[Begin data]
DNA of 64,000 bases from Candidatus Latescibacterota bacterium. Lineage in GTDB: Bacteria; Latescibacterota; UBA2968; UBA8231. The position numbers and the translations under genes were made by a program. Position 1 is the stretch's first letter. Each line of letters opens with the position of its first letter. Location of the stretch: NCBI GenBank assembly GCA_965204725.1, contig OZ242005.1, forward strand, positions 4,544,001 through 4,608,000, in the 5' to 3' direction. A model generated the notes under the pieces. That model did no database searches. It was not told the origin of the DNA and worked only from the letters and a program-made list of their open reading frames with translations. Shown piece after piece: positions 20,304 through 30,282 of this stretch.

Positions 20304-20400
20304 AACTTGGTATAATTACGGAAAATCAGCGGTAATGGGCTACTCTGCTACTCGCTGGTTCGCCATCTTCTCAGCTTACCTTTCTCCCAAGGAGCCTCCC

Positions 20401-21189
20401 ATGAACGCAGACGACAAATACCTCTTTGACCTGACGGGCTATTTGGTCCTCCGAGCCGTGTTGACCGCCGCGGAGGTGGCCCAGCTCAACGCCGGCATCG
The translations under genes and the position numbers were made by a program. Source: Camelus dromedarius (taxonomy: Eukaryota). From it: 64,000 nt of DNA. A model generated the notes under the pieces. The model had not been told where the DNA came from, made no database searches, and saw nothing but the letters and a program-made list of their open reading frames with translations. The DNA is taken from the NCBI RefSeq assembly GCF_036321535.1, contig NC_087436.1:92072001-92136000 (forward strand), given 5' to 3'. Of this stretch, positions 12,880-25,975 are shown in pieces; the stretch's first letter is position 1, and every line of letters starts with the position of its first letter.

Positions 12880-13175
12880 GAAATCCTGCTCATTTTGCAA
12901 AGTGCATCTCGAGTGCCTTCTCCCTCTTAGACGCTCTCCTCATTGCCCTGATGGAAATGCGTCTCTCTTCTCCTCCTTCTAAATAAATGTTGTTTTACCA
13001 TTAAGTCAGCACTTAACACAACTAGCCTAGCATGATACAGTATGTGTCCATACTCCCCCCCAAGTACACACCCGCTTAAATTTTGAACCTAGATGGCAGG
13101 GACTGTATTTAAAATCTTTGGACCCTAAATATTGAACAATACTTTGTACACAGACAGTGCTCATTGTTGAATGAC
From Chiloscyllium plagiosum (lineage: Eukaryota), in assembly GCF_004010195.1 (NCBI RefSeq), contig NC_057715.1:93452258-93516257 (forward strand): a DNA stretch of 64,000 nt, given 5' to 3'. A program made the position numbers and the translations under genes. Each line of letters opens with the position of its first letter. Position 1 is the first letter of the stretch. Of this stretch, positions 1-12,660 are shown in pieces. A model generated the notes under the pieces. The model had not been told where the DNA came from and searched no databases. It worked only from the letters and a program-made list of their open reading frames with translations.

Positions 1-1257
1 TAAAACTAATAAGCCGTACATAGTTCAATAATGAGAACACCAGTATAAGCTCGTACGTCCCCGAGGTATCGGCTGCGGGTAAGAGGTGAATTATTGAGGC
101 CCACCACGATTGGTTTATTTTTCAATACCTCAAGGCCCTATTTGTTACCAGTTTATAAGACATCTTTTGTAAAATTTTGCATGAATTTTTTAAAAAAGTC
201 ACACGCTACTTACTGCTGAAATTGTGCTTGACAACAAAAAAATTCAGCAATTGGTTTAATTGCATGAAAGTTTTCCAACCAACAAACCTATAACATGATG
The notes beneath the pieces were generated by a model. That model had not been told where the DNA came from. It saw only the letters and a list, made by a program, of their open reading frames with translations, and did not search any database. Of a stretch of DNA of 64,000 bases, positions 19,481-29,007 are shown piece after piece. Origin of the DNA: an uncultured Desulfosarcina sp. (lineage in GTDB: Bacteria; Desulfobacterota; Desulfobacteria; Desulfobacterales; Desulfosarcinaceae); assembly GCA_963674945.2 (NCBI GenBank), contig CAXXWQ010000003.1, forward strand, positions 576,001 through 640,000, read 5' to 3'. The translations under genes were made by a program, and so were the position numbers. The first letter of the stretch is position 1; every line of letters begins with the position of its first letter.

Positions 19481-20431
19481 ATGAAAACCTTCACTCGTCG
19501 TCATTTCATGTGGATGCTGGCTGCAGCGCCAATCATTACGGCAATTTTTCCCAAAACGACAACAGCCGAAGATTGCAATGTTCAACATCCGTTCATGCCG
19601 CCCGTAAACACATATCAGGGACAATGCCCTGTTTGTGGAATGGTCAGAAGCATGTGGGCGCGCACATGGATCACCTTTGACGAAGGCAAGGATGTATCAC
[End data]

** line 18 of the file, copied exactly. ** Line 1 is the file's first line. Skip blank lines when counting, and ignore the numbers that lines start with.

Positions 19481-20431